• More visible EU and Western engagement in the region on nonmilitary issues, including reenergized peace negotiations and support of economic projects, regional infrastructure, and integration initiatives would also help to counter Russian influence.
  • Finding ways to move the “fight” outside the Black Sea region is another possibility. Like-minded allies and partners might try to identify other regions and issues where Russian interests are vulnerable, and then let the Kremlin know that further aggression in the Black Sea region will be countered in other areas of concern.

Notably, bringing the “fight” outside the Black Sea is an interesting statement, since there’s currently no fight in the Black Sea, so the continuous fearmongering war talk is quite apparent.

The focus on Ukraine and Georgia is expected, but it has, so far, led to quite little. In that regard, there is a recommendation to provide more advanced coastal defense systems to Romania, similar to the Aegis Ashore system that can be repurposed to launch nuclear-capable Tomahawk missiles. There are recommendations to also position such advanced defense systems to Bulgaria.

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  • Dick Von Dast’Ard

    Surprising that a country that has such severe govt spending deficit issues as the U.S. has already, wants to continue throwing resources at a problem that only exists if they want it to be a problem.

  • chris chuba

    During the Cold War even Reagan was more or less content to let the Black Sea be a Russian lake with the occasional nuisance patrol of a missile ship. Now the future of Europe is at stake if the dastardly Russians are able to have anything resembling serious firepower in their own backyard. The article should read, ‘The Russians are thwarting NATO control of the Black Sea’.

    • Pave Way IV

      I suppose the Russian plan to build a massive naval port on Lake Superior isn’t going to go over very well in Washington, D.C. either. Sneaky Canadians! You know the deal: now we’ll have to invade and take all Canada’s gold. Sorry – it’s what we do.

      • Pave Way IV

        [sarc] of course – Canadians are at war with Russia.

      • JustPassingThrough

        CA sold all its gold a long time ago.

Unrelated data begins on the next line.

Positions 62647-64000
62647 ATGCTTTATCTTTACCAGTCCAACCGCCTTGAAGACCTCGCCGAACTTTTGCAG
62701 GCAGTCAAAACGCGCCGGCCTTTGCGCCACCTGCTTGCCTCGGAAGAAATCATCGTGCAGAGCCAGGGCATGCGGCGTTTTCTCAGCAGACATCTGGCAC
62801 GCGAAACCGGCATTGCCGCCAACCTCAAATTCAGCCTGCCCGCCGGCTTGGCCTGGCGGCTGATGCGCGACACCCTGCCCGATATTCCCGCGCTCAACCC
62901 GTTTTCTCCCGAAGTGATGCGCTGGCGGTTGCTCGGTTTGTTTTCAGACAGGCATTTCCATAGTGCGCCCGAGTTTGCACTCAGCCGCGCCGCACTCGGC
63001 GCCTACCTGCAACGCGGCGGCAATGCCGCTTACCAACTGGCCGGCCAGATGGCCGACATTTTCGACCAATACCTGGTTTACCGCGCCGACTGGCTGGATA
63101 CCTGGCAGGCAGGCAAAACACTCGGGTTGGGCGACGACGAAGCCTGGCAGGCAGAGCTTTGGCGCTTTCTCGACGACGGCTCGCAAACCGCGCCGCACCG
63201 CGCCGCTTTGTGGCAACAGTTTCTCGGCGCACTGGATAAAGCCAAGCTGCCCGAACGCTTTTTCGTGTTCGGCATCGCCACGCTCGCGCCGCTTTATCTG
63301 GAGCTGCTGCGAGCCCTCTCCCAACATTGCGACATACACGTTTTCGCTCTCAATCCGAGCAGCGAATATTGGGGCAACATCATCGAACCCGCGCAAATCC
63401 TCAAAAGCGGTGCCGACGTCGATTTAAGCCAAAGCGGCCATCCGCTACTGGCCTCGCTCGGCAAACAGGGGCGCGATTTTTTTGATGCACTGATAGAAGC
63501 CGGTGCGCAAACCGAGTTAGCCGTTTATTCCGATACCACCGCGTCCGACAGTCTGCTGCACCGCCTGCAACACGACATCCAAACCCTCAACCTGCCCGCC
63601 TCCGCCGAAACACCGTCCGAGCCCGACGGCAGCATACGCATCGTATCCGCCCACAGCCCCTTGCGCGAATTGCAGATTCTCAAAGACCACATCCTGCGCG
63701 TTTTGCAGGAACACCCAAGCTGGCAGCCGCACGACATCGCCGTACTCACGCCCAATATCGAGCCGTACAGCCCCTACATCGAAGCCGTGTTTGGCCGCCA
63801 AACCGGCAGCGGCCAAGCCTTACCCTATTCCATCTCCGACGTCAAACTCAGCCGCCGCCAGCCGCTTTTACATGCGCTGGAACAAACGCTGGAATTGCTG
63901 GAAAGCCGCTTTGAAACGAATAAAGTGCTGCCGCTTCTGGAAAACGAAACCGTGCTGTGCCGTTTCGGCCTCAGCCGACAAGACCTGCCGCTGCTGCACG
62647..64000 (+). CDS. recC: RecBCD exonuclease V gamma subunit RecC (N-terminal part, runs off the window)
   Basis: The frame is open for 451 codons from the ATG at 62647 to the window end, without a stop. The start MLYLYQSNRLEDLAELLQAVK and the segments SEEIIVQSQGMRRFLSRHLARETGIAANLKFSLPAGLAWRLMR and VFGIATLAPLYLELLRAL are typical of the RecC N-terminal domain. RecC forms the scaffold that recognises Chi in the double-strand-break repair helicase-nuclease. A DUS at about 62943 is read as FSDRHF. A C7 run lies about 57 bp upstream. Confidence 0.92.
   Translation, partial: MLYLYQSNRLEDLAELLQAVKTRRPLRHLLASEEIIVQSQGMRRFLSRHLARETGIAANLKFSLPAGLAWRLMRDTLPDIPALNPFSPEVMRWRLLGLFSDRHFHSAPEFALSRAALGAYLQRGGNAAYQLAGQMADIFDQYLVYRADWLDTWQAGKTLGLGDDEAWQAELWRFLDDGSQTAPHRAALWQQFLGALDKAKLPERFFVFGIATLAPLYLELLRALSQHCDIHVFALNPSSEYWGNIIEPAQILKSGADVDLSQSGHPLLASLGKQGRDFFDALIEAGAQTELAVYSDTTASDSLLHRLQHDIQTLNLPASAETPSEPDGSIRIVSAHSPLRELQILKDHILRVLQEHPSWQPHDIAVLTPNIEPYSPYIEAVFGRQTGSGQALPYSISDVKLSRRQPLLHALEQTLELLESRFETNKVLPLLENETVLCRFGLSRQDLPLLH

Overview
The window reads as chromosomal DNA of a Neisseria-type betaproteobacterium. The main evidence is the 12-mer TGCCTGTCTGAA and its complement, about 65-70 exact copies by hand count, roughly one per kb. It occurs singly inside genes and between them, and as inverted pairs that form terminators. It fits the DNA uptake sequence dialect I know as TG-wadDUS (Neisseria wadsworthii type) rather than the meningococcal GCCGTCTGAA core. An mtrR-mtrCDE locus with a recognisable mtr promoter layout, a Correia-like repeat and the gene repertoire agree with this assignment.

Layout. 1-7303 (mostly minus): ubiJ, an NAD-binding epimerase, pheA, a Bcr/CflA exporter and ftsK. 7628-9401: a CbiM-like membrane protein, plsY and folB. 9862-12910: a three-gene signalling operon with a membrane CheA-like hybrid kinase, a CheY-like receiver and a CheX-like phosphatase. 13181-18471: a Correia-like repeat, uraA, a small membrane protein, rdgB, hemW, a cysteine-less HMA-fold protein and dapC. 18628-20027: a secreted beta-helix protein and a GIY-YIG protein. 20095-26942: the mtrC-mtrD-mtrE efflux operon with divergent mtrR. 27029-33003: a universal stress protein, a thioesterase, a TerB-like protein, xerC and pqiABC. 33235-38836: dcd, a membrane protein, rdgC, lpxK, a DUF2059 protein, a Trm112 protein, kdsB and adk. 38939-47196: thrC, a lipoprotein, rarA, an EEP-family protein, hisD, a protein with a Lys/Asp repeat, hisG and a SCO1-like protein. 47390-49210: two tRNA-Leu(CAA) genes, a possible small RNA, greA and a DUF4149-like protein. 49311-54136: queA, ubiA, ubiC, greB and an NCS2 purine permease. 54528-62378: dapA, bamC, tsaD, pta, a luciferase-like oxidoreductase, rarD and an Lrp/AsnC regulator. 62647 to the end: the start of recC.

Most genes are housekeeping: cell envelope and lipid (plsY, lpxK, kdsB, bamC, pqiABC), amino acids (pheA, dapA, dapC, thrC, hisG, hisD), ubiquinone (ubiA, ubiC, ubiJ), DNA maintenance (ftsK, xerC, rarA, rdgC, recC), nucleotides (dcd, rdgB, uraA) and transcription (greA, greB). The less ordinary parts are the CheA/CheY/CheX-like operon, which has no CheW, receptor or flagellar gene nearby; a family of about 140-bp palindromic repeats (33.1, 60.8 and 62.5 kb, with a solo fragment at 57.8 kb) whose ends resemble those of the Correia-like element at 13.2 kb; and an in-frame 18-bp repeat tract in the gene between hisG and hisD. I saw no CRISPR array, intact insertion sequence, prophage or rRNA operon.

No need to invade

        You can have the PM along with his UE Minister of Foreign Affairs as a consolation prize.

      • verner

        and since the morons in washington dc is busy arming taiwan china can get busy arming Cuba – fair tit for tat! would think so.

        the Black Sea is a problem for the morons since the the montreaux convention regulates how long a non-riparian state can have its vessel in the black sea. there are no such limitations in the west indies and I suppose Russia can have any number of nukes in Venezuela, should matters get worse while I doubt Romania or Bulgaria would be happy to lend its land to such nefarious dealings of nato or the unhinged states of A.

  • JustPassingThrough

    RAND = Research ANd Development
    founded by Douglas Aircraft > military think (/sarc) tank.
    can’t expect much more out of this bunch of knuckle-draggers.

  • AM Hants

    Rand – who sent Porkie, over in Ukraine a list of orders, when he became President. How many were meant to be cleaned out in the genocide and ethnic cleansing of Eastern Ukraine?

  • Luis

    The Black Sea is a Russian lake since 1783, or am I missing something?

  • RichardD

    This reportNATO’s eastern expansion dwarfs anything that the Russians have done to counter it. I assume that the report completely ignores that in it’s malign attempt to portray Russian defensive measures as aggression against Europe. When in fact they’re in response to NATO encroachment on Russia’s borders. Russia didn’t start the civil wars in Ukraine and Georgia, NATO did. The Russians reacted to them defensively.

  • RichardD

    “RAND Corporation:
    http://www.rand.org/about.html
    http://en.wikipedia.org/wiki/RAND_Corporation

    James A. Thomson(White European) – President and Chief Executive Officer
    http://www.rand.org/about/people/t/thomson_james_a.html

    Michael D. Rich(Ashkenazi Jew) – Executive Vice President
    http://www.rand.org/about/people/r/rich_michael_d.html

    Paul G. Kaminski(Ashkenazi Jew) – Chairman, Board of Trustees
    http://www.sourcewatch.org/index.php?title=Paul_G._Kaminski

    – Who Controls America?
    Who Controls the Think Tanks? –

    https://thezog.wordpress.com/who-controls-the-think-tanks/

  • RichardD

    I skimmed the Rand pdf. It look like a complete joke written by ziocon hacks. Nowhere does it talk about NATO’s eastward expansion after the fall of the Soviet Union as an obvious threat to Russia. With Russia’s military upgrades being a defensive response to it. And it tries to white wash NATO’s instigation of the Georgian and Ukraine wars.